Monthly Archives: May 2019

2019 Session Recap Series: Issue 1

May 28th, 2019|

Issue 1: Protecting Our Environment from Climate Change

Olympia, May 28, 2019

Dear Neighbors,

Welcome to my summer e-newsletter series. Now that the 2019 legislative session has come to a close, I’ll give you an overview of some key policies we worked to get passed into law this year, spread over several segments in this series.

You can also find information about successful bills I sponsored this year in my April 19th Update from Olympia. I’m happy to report that all of the bills discussed there made the final passage deadline and will become law.

It has been an honor to serve you by representing the 37th Legislative District in the Senate. I’ll be reporting back to the district this Saturday, and you’re invited!

Green Transportation

House Bill 2042 facilitates the transition to vehicles with cleaner fuels with. It increases access to electric vehicle (EV) incentives, creates an EV car share program, and improves incentives for commercial fleet conversion, making it a more viable option. Importantly, this legislation makes incentives accessible even to lower-income drivers and riders.

We can’t make the transition to green transportation without addressing other modes of transportation, such as buses, trucks, ferries and ships. That’s why House Bill 1512 provides for assistance in the electrification of these vehicles and vessels, aiding the collaboration of ports with utilities to create the infrastructure necessary for the transition.

Moving forward, green transportation legislation should focus on relieving the harm caused by our existing system, such as salmon-blocking culverts under our roads and stormwater runoff pollution.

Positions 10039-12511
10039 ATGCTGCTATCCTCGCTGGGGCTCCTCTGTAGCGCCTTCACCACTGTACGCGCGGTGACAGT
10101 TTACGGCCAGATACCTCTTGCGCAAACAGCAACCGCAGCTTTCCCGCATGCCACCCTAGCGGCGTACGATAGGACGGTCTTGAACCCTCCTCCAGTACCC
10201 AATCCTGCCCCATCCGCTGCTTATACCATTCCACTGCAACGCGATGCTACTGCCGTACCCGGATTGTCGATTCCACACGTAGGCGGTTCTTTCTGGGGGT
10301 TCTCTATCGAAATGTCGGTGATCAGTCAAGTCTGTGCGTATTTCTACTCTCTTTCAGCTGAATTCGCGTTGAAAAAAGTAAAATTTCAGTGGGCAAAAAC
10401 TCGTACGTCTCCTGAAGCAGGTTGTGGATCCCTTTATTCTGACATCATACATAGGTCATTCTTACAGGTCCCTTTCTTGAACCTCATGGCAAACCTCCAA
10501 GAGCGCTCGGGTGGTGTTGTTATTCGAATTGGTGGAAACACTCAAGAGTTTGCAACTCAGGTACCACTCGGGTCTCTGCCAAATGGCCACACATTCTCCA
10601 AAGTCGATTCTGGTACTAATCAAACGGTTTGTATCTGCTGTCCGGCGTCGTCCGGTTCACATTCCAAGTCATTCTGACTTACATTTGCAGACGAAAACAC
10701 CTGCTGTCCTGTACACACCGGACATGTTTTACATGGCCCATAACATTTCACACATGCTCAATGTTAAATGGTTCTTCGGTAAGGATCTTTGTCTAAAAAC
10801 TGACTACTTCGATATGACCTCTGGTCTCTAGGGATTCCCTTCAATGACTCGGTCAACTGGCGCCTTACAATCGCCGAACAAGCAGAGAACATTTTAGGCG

Reducing Emissions

Legislation we passed this year makes our state one of the first to commit broadly to reducing greenhouse gas emissions from electricity while adopting a precise action plan to do so. It will take innovation and cooperation from all sectors throughout Washington to make this transition possible.


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  • Sen. Rebecca Saldaña receives the Joaquin G. Avila award.
    Permalink Sen. Rebecca Saldaña receives the Joaquin G. Avila award.Gallery

    Saldaña receives Municipal League award for voting rights legislation

Saldaña receives Municipal League award for voting rights legislation

May 21st, 2019|

OLYMPIA – Today Gov. Jay Inslee signed legislation that will implement the 2018 Washington Voting Rights Act by requiring timely elections for governing body positions after districting plans are modified.

This comes shortly after the bill’s sponsor, Sen. Rebecca Saldaña (D-Seattle), was awarded the King County Municipal League’s Joaquin G. Avila award, which honors those who have made significant contributions toward full and fair civic engagement.

Last year, Saldaña sponsored the 2018 Washington Voting Rights Act (WVRA), which established rules to ensure the fairness of elections and removed barriers to fair representation by empowering local communities and their elected leaders to voluntarily change their election systems to ones that allow every community to be fairly represented in local government.

Today the governor signed into law Senate Bill 5266, also sponsored by Saldaña. This law will expedite implementation of the WVRA by requiring jurisdictions to hold timely elections for all positions under the new election system, rather than allowing those elected under the old system to serve out their entire terms.

“Voting rights should not wait for the convenience of those holding power,” said Saldaña. “These timely elections are needed to ensure local governments will represent every community. The new election systems under the WVRA will improve representation of our historically underrepresented communities. Fair representation is too important to wait for election schedules convenient to those in power.”

Saldaña received the Joaquin G. Avila award at the Municipal League’s 60th Annual Civic Awards, which recognize “elected officials, public employees, other citizen groups, the news media, and individual citizens who make outstanding contributions to the community and to better government.”